It is the time of year when nearby ranches are branding the new crop of calves. It is a celebration of a successful calving season, a time-worthy tradition and a labor-intensive day filled with help from family and friends. Why do we do it?
We all eat. Unfortunately, we all throw away food. Every year, 40 percent of food produced in the United States is thrown away. When one in eight Colorado residents are food insecure, there needs to be more awareness about how food waste can be diverted to the people who need it. Food waste has major environmental, social and economic implications.
Ranching this time of year always proves to be something of a challenge in the beautiful Yampa Valley.
Since Earth Day always falls during our season-ending spring break week, Yampa Valley Sustainability Council is dedicating a month to celebrate “Every Day is Earth Day” and raise awareness of local sustainability efforts.
The cool thing about history is that is allows us to learn from our mistakes. By studying what went wrong, we can take action to make it right.
Seasonal changes are underway, and I encourage you to take time to enjoy the Yampa Valley’s natural beauty during this period of transition.
Can a Rocky Mountain bighorn sheep mate with a domestic ewe? Just ask Orval "Junior" Bedell during Ag Appreciation Week.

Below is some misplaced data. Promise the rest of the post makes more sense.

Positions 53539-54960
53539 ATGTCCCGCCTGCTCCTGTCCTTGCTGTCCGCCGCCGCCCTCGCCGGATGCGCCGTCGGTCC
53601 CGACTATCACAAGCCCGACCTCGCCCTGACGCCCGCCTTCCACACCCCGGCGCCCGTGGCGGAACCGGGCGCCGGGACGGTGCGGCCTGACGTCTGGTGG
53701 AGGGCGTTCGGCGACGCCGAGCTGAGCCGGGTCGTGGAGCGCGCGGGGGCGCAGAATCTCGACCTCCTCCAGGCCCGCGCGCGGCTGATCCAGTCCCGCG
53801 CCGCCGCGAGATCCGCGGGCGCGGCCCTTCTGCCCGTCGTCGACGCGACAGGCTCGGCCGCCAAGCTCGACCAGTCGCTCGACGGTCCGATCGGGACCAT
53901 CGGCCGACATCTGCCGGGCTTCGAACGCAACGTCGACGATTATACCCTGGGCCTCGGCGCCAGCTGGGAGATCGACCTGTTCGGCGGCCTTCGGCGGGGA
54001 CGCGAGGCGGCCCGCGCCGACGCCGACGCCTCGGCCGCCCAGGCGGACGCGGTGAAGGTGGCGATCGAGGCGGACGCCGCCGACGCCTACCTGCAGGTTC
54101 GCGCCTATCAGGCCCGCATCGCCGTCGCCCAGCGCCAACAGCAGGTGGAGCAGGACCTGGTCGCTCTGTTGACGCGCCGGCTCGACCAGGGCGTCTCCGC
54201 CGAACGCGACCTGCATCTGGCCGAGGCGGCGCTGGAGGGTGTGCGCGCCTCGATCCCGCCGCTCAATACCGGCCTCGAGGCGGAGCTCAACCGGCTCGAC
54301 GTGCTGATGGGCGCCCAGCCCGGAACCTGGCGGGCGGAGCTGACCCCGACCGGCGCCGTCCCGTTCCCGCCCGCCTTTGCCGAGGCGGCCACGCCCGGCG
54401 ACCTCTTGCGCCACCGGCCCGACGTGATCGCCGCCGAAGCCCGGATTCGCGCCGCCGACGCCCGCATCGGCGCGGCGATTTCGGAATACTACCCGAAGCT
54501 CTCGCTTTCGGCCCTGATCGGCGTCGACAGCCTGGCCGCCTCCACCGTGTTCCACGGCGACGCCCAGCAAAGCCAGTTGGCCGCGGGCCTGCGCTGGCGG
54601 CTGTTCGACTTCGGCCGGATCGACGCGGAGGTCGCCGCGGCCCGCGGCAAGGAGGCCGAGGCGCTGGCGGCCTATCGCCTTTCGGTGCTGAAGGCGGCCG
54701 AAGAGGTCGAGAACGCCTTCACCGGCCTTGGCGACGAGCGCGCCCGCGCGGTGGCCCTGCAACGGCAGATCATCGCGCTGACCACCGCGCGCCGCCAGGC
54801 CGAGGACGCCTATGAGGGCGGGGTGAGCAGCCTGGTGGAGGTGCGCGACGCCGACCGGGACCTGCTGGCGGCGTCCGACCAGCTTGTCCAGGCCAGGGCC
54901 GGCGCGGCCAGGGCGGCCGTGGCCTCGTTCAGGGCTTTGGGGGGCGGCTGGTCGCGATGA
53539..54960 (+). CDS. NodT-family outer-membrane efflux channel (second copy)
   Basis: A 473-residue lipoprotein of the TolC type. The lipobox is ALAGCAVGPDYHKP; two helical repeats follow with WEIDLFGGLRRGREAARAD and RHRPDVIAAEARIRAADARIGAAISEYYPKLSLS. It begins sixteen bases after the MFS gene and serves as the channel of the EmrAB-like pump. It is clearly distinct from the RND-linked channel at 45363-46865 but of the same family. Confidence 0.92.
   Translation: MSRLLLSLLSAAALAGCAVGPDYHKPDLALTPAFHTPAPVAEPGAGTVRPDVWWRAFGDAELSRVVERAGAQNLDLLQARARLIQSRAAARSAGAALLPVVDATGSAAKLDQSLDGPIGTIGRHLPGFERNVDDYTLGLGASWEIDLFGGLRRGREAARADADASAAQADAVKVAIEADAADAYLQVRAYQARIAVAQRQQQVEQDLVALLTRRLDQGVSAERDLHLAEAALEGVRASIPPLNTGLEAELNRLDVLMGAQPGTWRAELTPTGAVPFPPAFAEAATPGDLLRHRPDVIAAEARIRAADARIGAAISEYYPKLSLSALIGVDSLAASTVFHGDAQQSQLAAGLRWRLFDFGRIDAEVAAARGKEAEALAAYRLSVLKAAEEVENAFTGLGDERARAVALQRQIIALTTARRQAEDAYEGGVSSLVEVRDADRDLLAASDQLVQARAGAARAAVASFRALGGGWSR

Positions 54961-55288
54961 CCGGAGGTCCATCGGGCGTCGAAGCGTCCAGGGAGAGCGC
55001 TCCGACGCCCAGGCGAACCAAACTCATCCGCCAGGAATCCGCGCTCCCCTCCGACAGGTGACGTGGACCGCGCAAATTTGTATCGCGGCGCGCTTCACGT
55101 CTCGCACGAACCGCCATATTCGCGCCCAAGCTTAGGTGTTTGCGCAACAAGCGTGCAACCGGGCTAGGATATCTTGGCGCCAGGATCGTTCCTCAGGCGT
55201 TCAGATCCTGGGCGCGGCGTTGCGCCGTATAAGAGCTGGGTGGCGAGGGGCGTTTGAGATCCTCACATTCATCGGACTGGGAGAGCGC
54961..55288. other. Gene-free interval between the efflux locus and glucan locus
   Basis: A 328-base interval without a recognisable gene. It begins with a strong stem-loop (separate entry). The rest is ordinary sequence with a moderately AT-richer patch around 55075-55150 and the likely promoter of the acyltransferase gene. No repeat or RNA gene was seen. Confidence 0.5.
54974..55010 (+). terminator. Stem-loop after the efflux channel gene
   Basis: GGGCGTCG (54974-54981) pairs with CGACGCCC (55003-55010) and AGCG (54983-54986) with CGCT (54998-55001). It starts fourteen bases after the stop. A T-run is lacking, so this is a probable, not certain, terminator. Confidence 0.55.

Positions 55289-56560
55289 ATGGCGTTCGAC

Agriculture Week returns to Routt County this week, a time dedicated to recognizing the importance of local agriculture.
The tagline is simple, straightforward and cuts directly to the heart of the matter. “Where would you be without agriculture?” it reads. “Naked & Hungry!”
Agriculture Appreciation Week is March 18 through 25. Consider all the things agriculture does for you.
Forest and ranch landowners wanting to actively manage their land for proper forest health and productivity should speak with a professional forester. If certain requirements are met, you may qualify for the Forest Agricultural Tax Program.
Colorado is home to 76 conservation districts, each focusing attention on its own unique projects and priorities.
The warmer weather around the valley has given me an early case of spring fever. Along with the prospect of favorite trails becoming dry and glacier lilies popping up from the thawing ground, spring brings Ag Appreciation Week.
Living at the headwaters of the Yampa River and many of her tributaries makes it easy for us to take water for granted. We turn on the faucets, and water flows out. We open our headgates, and water rushes through. We put our boats into the rapids, and water takes us downstream. We toss a line into a high mountain lake, and a fish attaches itself to the hook.
Auctions are traditionally how cattle are sold. Even in the days of the cattle drive, cattle were taken to auction, and the producer had no choice but to take the price offered, since taking the cattle home would be costly. This method is still an option but is losing its hold as the most common choice.